Following a high-profile police strike in Bahia state, Brazil, Rio De Janeiro police are taking industrial action in pursuit of higher salaries, two weeks before the famed Carnival celebrations begin.
The strike will also include firefighters, civil and military policemen, and prison guards. These groups, together, number more than 70,000 employees. Union representatives told Reuters that at least 30 percent of the employees will keep working through the strike.
The strike follows a standoff in Bahia, in which about 300 striking police officers occupied the state’s legislature building, demanding higher salaries. In total, about 10,000 policemen stopped working. According to the BBC there were more than 100 murders in Salvador, Bahia’s capitol, during the strike, and more than 3,000 soldiers and federal policemen had to take over police patrols. On Thursday, the strikers evacuated the legislature building and some of their leaders were arrested.
A report from Reuters suggests that so far, Rio remains calm. Military Police Colonel Fredericos Caldas told the news service that a contingency plan to deploy 14,000 troops has not yet been necessary.
Rio de Janeiro’s Carnival celebrations bring in about 800,000 tourists and $500 million a year, according to the Associated Press.
InSight Crime Analysis
Rio’s strike has the potential to raise serious questions about Brazil’s policing model. Rio military policemen and firefighters, in terms of raw salary, make $533 a month, compared with $995 for Bahia, according to a report by the Brazilian state of Goias. Brazil’s considerable inflation has not been matched by overall increases in public-sector incomes.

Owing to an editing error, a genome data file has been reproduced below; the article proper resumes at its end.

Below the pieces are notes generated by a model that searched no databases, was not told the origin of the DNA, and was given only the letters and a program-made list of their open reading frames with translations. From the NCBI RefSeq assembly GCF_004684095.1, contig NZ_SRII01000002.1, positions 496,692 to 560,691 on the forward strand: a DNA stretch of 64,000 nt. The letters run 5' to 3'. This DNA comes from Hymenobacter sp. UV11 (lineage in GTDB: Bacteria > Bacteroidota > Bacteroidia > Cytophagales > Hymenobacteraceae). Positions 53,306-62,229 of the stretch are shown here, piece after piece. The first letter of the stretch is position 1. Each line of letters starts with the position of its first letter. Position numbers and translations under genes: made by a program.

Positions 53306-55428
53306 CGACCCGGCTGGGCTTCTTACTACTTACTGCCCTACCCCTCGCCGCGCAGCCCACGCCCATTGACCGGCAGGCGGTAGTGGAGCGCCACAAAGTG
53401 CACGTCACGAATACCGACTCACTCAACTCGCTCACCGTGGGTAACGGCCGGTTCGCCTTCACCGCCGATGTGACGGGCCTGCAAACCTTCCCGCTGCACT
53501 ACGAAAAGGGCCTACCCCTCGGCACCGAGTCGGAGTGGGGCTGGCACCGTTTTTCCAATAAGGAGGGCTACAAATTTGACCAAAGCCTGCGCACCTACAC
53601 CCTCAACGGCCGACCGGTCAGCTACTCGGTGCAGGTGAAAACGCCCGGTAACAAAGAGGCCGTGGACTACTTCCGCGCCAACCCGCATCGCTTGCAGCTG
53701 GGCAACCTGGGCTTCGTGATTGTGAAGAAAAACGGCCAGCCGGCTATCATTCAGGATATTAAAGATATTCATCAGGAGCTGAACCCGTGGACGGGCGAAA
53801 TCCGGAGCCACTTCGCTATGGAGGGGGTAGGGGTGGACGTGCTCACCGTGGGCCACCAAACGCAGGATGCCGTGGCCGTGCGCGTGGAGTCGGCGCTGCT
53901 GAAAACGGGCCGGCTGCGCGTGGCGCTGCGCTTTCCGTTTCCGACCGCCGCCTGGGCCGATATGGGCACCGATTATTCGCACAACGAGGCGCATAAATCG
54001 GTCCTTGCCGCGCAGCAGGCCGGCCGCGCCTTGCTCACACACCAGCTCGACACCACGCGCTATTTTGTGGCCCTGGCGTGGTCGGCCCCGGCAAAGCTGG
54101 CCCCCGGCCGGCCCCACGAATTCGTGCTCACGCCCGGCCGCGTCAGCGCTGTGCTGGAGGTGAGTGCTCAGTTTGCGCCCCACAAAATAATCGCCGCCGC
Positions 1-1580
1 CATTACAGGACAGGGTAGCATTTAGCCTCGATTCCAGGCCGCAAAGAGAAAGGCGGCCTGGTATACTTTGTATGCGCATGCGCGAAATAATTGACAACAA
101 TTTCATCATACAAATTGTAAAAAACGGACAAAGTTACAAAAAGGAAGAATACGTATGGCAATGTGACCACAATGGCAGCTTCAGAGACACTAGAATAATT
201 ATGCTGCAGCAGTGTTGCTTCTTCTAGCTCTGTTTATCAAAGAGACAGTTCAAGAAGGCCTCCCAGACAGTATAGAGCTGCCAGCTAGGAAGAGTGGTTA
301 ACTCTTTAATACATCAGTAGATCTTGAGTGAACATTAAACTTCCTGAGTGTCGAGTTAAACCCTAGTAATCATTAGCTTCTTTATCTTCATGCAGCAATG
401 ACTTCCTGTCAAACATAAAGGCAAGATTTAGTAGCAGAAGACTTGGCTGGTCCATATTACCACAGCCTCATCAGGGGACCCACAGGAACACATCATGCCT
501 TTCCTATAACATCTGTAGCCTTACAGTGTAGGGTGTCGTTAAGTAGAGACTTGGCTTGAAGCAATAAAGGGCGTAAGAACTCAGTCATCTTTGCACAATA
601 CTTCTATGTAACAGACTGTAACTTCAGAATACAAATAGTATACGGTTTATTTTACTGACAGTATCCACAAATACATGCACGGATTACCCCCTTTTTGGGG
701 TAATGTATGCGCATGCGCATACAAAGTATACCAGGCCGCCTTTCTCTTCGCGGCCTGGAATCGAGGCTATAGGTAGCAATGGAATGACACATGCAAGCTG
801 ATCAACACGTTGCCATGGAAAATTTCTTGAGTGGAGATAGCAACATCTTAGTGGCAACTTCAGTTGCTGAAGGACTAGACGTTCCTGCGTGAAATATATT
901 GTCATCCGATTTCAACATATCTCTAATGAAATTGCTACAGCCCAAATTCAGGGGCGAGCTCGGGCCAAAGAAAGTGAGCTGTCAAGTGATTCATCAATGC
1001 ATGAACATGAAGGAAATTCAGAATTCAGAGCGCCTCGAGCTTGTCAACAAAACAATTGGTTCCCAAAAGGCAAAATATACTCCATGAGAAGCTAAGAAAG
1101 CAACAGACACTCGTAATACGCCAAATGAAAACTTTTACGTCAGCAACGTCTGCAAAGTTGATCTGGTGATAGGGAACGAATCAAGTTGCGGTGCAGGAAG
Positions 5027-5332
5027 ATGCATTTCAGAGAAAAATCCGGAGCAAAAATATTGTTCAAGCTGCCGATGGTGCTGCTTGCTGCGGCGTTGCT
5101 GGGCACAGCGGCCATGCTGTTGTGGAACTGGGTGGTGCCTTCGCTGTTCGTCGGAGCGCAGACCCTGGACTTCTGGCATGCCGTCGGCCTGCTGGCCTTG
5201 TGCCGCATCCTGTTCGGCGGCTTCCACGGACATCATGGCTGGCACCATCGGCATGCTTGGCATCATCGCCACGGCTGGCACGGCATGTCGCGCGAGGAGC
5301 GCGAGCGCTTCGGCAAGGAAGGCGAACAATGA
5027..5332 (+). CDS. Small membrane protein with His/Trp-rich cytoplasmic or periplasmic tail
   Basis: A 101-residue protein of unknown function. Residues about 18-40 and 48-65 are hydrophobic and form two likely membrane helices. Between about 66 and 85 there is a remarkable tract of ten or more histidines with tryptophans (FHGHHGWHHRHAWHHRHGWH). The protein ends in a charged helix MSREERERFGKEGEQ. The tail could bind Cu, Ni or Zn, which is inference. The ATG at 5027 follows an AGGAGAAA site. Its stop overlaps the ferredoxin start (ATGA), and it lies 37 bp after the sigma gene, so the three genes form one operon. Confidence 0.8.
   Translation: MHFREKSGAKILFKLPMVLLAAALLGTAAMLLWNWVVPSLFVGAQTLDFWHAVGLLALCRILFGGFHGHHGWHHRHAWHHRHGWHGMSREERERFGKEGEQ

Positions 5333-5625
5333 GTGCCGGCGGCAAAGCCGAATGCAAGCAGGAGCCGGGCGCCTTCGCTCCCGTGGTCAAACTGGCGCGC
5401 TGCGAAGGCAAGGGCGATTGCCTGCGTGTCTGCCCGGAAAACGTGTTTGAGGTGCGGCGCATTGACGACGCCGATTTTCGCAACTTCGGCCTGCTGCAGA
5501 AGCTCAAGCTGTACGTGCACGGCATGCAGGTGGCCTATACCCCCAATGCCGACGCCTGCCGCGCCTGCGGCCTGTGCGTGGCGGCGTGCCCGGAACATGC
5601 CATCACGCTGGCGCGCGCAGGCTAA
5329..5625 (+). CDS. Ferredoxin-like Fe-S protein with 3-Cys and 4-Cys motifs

Rio has a significantly higher cost of living than Salvador, according to staple basket statistics from Brazil’s central bank, and that cost grew three times faster than Salvador’s during 2011. A commitment to matching inflation in the salaries of more than 70,000 employees is going to be costly for Rio. This gives Rio’s strike the potential to overshadow Bahia’s.
Additionally, while Bahia governor Jaques Wagner suggested police in the state were responsible for the spike in violence that followed the beginning of the strike, according to the Associated Press, Rio’s police have closer ties to organized crime. InSight has reported on Rio’s militias, made up in many cases by serving policemen. Giving better salaries to police, while it may be costly, may reduce the incentives for corruption. Nonetheless, Rio’s 70,000 law enforcement employees can look to the militias as a source of supplementary income if their demands for higher salaries are not met.
These strikes have been timed shrewdly. The Carnival is important to the Brazilian economy as well as its reputation as a tourist destination, and the perception of safety is a key factor for this income. As a result of the strikes, 10% of tourists have cancelled their flights to Brazil, according to the country’s association of travel agencies.
As the 2014 World Cup and the 2016 Rio Olympics approach, public sector workers will be needed to keep streets safe for tourists. The employees most strained will have a significant amount of leverage; Brazil authorities will likely hesitate before deploying soldiers, risking clashes in front of international spectators. The Carnival can be seen, then, as a kind of litmus test for striking security forces.